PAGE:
Cancer survivors, caregivers reach for physical health, emotional well-being
"It gives students some control. When you have cancer you feel like you’ve lost control. Yoga offers a safe place for people to be with themselves."
In a meeting room on the UC Davis Health System campus, the yoga instructors direct and position their students through a powerful flow of movements, such as downward facing dog, warrior I and crescent lunge. Vinyassa yoga focuses heavily on breathing practices and mixes active and passive poses.
The weekly yoga sessions bring many benefits to the students. Studies show that the practice of yoga aids cancer patients and their caregivers in stress reduction, improved sleep and lowered blood pressure.
Jack Sanders is a prostate cancer survivor. He takes the class and now tries to incorporate some of the stretches and moves into his personal daily exercise routine. For him, the benefits go beyond the physical.
Studies show that the practice of yoga aids cancer patients and their caregivers in stress reduction, improved sleep and lowered blood pressure.
"It teaches the idea of letting the cares of daily life float away," he says. "I started to really get the idea of the importance of the breath and posing."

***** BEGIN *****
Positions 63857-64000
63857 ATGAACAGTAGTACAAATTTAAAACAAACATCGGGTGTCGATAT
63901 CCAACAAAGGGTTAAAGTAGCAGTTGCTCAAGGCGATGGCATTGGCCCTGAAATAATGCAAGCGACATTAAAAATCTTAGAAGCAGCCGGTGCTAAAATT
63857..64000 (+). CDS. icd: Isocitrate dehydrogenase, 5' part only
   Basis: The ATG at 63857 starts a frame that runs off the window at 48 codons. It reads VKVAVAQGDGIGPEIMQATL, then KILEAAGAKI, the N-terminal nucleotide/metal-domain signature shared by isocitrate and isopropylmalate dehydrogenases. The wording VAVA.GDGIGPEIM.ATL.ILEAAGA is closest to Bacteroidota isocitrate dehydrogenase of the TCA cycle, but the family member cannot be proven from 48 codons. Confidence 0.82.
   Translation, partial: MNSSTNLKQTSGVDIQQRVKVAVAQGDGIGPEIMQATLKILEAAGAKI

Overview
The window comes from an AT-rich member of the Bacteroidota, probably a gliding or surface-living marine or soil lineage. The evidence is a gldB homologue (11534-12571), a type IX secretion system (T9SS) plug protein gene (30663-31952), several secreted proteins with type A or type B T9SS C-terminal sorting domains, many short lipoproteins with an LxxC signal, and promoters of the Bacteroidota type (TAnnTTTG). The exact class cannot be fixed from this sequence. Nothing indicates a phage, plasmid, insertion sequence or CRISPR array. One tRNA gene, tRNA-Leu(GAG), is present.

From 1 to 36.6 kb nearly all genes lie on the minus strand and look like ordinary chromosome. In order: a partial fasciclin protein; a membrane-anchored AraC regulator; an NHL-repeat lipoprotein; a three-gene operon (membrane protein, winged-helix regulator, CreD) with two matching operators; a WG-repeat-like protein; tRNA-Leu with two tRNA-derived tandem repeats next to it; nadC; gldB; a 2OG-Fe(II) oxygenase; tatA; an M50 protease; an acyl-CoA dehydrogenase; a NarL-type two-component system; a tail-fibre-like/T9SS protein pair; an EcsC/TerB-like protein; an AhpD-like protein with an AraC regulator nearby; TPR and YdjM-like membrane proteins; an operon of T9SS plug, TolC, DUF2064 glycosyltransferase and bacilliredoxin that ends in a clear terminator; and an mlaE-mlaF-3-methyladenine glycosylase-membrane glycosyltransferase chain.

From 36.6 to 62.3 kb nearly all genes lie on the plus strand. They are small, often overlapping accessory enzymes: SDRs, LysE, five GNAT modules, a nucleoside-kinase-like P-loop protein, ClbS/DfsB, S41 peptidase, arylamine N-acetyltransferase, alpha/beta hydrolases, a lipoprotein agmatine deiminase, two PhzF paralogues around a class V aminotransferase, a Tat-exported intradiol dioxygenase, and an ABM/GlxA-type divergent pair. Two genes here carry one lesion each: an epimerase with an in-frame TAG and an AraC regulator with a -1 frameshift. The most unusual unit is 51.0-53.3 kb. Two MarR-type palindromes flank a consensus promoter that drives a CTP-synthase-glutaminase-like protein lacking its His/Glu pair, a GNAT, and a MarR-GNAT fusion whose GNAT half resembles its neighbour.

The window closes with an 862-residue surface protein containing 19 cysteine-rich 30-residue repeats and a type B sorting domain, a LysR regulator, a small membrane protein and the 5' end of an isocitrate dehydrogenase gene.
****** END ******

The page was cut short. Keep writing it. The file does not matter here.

For people who have had cancer, yoga can be emotionally empowering, says Cataldo, 32, herself a breast cancer survivor.
"It gives students some control," she says. "When you have cancer you feel like you’ve lost control. Yoga offers a safe place for people to be with themselves."
Rindell, 24, says the practice "brings an awareness, a relaxing release," to participants.
"It builds strength and shows them that even though they are going through so much, their bodies are able to do more than they are aware they can."
Marlene von Friederichs-Fitzwater, associate professor of hematology and oncology, and director of outreach research and education at the cancer center, was instrumental in developing the yoga program, which started in June.
"The studies tell us that it is an excellent way to help patients and survivors deal with insomnia, fatigue and even physical pain," says von Friederichs-Fitzwater. "It’s an excellent, gentle kind of body work you can do that actually relieves physical symptoms."
Rindell and Cataldo say they adapt the class to accommodate students at different stages of treatment and recovery. They move more slowly through some poses and sometimes hold poses a bit longer than is typical.
"We modify it a bit because the patients haven’t moved like this for a long time — or ever," says Rindell, who works by day as an administrative assistant in the Health Sciences Development office.
Cataldo began her yoga practice shortly after she was diagnosed with cancer in 2010. She says she was looking for a "lifestyle change," and yoga helped her to make a shift in perspective. Prior to her yoga practice, she says she experienced much higher levels of stress in her job as a deputy district attorney for Sacramento County. Now, she faces the same grueling deadlines, but doesn’t feel as much stress when they loom. She thinks yoga helped her make a mental shift.
"When you get to practice being calm, you seem to bring it out to your life," she says.